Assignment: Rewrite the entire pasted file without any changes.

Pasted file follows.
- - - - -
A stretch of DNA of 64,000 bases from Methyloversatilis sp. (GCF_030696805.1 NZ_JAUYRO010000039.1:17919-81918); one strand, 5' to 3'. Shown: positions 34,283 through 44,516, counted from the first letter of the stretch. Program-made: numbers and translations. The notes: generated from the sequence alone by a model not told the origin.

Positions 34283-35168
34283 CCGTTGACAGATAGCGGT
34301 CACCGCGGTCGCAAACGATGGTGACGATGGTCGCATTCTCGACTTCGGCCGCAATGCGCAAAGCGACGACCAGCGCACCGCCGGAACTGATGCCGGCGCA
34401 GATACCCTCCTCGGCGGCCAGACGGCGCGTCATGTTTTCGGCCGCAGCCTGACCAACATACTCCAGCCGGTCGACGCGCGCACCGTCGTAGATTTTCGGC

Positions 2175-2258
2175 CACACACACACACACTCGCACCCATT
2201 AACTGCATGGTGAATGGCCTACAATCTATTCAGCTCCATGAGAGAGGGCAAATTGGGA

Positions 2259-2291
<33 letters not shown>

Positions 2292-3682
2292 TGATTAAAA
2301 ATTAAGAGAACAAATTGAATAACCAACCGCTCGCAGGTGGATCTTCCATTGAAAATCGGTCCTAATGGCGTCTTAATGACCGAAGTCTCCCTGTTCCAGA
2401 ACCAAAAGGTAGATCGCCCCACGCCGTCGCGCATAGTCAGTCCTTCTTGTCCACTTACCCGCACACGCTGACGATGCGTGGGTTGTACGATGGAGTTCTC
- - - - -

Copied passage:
A stretch of DNA of 64,000 bases from Methyloversatilis sp. (GCF_030696805.1 NZ_JAUYRO010000039.1:17919-81918); one strand, 5' to 3'. Shown: positions 34,283 through 44,516, counted from the first letter of the stretch. Program-made: numbers and translations. The notes: generated from the sequence alone by a model not told the origin.

Positions 34283-35168
34283 CCGTTGACAGATAGCGGT
34301 CACCGCGGTCGCAAACGATGGTGACGATGGTCGCATTCTCGACTTCGGCCGCAATGCGCAAAGCGACGACCAGCGCACCGCCGGAACTGATGCCGGCGCA
34401 GATACCCTCCTCGGCGGCCAGACGGCGCGTCATGTTTTCGGCCGCAGCCTGACCAACATACTCCAGCCGGTCGACGCGCGCACCGTCGTAGATTTTCGGC

Positions 2175-2258
2175 CACACACACACACACTCGCACCCATT
2201 AACTGCATGGTGAATGGCCTACAATCTATTCAGCTCCATGAGAGAGGGCAAATTGGGA

Positions 2259-2291
<33 letters not shown>

Positions 2292-3682
2292 TGATTAAAA
2301 ATTAAGAGAACAAATTGAATAACCAACCGCTCGCAGGTGGATCTTCCATTGAAAATCGGTCCTAATGGCGTCTTAATGACCGAAGTCTCCCTGTTCCAGA
2401 ACCAAAAGGTAGATCGCCCCACGCCGTCGCGCATAGTCAGTCCTTCTTGTCCACTTACCCGCACACGCTGACGATGCGTGGGTTGTACGATGGAGTTCTC